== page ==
|US6069039||Apr 21, 1998||May 30, 2000||Sandisk Corporation||Plane decode/virtual sector architecture|
|US6134146 *||Oct 5, 1998||Oct 17, 2000||Advanced Micro Devices||Wordline driver for flash electrically erasable programmable read-only memory (EEPROM)|
|US6157983||Jan 6, 1999||Dec 5, 2000||Sandisk Corporation||Concurrent write of multiple chunks of data into multiple subarrays of flash EEPROM|
|US6236593||Apr 26, 2000||May 22, 2001||Samsung Electronics Co., Ltd.||Method for simultaneously programming plural flash memories having invalid blocks|
|US6275415 *||Oct 12, 1999||Aug 14, 2001||Advanced Micro Devices, Inc.||Multiple byte channel hot electron programming using ramped gate and source bias voltage|
|US6314025||Sep 27, 2000||Nov 6, 2001||Sandisk Corporation||High data rate write process for non-volatile flash memories|
|EP0459633A2||Apr 30, 1991||Dec 4, 1991||Actel Corporation||Methods for preventing disturbance of antifuses during programming|
|EP0899744A2||Mar 9, 1998||Mar 3, 1999||Macronix International Co., Ltd.||Apparatus and method for programming a memory device such as a virtual ground EPROM array cell|
|Citing Patent||Filing date||Publication date||Applicant||Title|
|US7170788||Sep 9, 2005||Jan 30, 2007||Sandisk Corporation||Last-first mode and apparatus for programming of non-volatile memory with reduced program disturb|
|US7218552||Sep 9, 2005||May 15, 2007||Sandisk Corporation||Last-first mode and method for programming of non-volatile memory with reduced program disturb|
|US7613068||Jan 21, 2009||Nov 3, 2009||Sandisk Corporation||Read operation for non-volatile storage with compensation for coupling|
|US7643350 *||Nov 18, 2008||Jan 5, 2010||Nec Electronics Corporation||Nonvolatile semiconductor memory device and method of writing data into the same|
|US7778106||Jan 21, 2009||Aug 17, 2010||Sandisk Corporation||Read operation for non-volatile storage with compensation for coupling|
|US7911838||Nov 20, 2009||Mar 22, 2011||Sandisk Corporation||Read operation for non-volatile storage with compensation for coupling|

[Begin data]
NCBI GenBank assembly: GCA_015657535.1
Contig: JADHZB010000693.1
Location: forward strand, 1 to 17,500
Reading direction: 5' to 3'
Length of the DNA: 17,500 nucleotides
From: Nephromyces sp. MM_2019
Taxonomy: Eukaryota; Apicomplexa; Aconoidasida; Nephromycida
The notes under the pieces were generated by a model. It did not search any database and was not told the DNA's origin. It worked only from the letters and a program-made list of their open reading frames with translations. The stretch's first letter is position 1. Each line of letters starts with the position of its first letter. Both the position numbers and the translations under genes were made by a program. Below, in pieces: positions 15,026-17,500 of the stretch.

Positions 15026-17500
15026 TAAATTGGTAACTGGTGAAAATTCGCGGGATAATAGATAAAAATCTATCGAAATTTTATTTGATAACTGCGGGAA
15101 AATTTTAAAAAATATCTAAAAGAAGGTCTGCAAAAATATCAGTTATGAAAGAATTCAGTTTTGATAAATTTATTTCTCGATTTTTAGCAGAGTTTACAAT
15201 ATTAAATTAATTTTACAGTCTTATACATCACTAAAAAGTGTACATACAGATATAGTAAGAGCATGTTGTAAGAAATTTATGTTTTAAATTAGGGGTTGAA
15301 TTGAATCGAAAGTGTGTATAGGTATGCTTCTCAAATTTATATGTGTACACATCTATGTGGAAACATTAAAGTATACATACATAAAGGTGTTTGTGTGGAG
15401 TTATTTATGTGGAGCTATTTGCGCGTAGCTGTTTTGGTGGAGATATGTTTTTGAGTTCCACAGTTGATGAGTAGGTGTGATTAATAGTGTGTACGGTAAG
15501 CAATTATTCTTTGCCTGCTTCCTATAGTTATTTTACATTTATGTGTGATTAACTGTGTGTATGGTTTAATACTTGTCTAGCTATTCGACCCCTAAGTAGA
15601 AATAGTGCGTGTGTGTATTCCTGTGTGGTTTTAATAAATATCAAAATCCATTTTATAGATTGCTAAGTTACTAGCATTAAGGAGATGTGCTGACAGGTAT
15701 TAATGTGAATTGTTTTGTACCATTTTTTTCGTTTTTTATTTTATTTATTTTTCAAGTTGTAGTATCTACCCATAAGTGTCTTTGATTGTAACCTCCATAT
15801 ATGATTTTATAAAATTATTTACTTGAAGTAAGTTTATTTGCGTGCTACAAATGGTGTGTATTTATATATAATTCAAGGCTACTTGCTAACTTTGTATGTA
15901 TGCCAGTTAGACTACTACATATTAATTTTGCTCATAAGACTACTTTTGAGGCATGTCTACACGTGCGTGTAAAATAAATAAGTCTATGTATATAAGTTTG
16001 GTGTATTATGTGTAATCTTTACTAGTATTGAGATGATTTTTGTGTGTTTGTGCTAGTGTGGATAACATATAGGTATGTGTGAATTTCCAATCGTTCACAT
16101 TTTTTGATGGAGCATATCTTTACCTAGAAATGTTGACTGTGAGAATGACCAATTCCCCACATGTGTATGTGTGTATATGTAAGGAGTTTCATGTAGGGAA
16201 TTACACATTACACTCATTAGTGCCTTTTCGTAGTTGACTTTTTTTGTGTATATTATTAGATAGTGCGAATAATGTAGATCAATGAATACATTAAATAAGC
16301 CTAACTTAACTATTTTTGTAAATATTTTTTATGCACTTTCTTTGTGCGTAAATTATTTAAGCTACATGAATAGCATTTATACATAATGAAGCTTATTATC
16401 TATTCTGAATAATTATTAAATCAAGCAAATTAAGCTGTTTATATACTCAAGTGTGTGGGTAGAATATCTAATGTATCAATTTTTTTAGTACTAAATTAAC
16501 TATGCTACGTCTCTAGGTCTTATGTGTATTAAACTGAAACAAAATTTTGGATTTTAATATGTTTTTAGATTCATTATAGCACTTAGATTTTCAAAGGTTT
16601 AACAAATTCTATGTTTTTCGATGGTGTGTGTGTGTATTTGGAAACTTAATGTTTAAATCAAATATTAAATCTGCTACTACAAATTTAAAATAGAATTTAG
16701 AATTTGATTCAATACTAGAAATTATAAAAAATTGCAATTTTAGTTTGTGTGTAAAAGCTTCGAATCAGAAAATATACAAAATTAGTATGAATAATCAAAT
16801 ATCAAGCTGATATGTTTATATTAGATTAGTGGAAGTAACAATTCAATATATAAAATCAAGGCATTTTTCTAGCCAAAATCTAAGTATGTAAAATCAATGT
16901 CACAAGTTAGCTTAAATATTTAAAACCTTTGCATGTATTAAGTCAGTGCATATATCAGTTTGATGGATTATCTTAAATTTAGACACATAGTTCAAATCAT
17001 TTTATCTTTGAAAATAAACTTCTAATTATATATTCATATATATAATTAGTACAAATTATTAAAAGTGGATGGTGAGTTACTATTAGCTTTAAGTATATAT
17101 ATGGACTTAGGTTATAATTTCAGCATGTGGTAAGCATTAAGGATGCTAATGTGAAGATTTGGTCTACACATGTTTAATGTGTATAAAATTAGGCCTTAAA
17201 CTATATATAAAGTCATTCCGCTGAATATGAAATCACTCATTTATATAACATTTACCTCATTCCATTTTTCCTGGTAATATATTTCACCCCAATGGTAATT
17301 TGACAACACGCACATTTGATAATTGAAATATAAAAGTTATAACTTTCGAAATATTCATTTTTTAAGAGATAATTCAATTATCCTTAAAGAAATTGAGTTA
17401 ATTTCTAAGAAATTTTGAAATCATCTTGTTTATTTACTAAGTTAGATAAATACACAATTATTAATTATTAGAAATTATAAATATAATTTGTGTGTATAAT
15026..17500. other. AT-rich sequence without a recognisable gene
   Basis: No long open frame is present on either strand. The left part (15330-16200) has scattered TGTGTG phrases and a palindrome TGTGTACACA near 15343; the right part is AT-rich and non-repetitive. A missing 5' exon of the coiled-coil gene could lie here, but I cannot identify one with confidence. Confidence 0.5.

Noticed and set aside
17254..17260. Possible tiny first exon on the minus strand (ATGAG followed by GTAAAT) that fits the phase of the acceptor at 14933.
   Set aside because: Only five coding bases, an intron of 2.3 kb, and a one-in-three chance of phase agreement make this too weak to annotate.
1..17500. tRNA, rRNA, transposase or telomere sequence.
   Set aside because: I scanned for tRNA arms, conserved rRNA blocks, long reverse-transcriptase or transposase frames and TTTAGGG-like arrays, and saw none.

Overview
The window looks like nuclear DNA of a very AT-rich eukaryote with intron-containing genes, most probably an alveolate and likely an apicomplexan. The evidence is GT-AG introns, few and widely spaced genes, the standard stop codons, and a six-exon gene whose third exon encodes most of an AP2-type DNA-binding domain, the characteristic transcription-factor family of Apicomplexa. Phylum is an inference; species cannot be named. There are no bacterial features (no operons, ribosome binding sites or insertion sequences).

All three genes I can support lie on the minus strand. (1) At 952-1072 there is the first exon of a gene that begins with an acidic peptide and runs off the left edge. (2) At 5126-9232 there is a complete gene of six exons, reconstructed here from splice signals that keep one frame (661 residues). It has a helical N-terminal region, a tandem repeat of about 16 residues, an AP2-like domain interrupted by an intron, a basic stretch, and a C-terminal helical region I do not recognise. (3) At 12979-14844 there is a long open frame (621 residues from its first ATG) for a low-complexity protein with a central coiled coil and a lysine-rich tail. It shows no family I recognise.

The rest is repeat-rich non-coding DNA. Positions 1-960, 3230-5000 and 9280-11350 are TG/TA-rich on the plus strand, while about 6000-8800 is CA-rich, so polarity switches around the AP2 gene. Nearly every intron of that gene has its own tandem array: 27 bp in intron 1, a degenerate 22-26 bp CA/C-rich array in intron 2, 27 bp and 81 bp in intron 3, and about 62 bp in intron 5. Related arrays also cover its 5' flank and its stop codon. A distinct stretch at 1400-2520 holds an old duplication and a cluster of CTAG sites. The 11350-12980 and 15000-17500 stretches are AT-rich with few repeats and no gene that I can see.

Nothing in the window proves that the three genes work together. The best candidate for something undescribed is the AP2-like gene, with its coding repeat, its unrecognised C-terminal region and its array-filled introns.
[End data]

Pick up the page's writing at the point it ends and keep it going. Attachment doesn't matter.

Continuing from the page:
|US8199571||Feb 16, 2011||Jun 12, 2012||Sandisk Technologies Inc.||Read operation for non-volatile storage with compensation for coupling|
|US8427873||May 23, 2011||Apr 23, 2013||Sandisk Technologies Inc.||Read operation for non-volatile storage with compensation for coupling|
|US20090086546 *||Nov 18, 2008||Apr 2, 2009||Nec Electronics Corporation||Nonvolatile semiconductor memory device and method of writing data into the same|
|US20090129159 *||Jan 21, 2009||May 21, 2009||Nima Mokhlesi||Read operation for non-volatile storage with compensation for coupling|
|US20090129160 *||Jan 21, 2009||May 21, 2009||Nima Mokhlesi||Read operation for non-volatile storage with compensation for coupling|
|US20100074018 *||Nov 20, 2009||Mar 25, 2010||Nima Mokhlesi||Read operation for non-volatile storage with compensation for coupling|
|US20110049658 *||Nov 11, 2010||Mar 3, 2011||Seagate Technology Llc||Magnetic tunnel junction with electronically reflective insulative spacer|
|US20110141810 *||Feb 16, 2011||Jun 16, 2011||Nima Mokhlesi||Read operation for non-volatile storage with compensation for coupling|
|US20110225473 *||May 23, 2011||Sep 15, 2011||Nima Mokhlesi||Read operation for non-volatile storage with compensation for coupling|
|USRE46279||May 29, 2014||Jan 17, 2017||Sandisk Technologies Llc||Read operation for non-volatile storage with compensation for coupling|
|U.S. Classification||365/185.11, 365/185.12|
|International Classification||G11C16/02, G11C16/12|
|Cooperative Classification||G11C29/02, G11C29/50012, G11C2029/1204, G11C29/028, G11C7/12, G11C16/12, G11C16/3427, G11C29/021|
|European Classification||G11C7/12, G11C16/34D4, G11C29/50C, G11C29/02A, G11C29/02, G11C29/02H, G11C16/12|
|Nov 3, 2008||FPAY||Fee payment|
Year of fee payment: 4
|May 19, 2011||AS||Assignment|
Owner name: SANDISK TECHNOLOGIES INC., TEXAS
Free format text: ASSIGNMENT OF ASSIGNORS INTEREST;ASSIGNOR:SANDISK CORPORATION;REEL/FRAME:026312/0319
Effective date: 20110404
|Sep 28, 2012||FPAY||Fee payment|
Year of fee payment: 8
|May 25, 2016||AS||Assignment|
Owner name: SANDISK TECHNOLOGIES LLC, TEXAS
Free format text: CHANGE OF NAME;ASSIGNOR:SANDISK TECHNOLOGIES INC;REEL/FRAME:038813/0004
Effective date: 20160516
|Oct 20, 2016||FPAY||Fee payment|
Year of fee payment: 12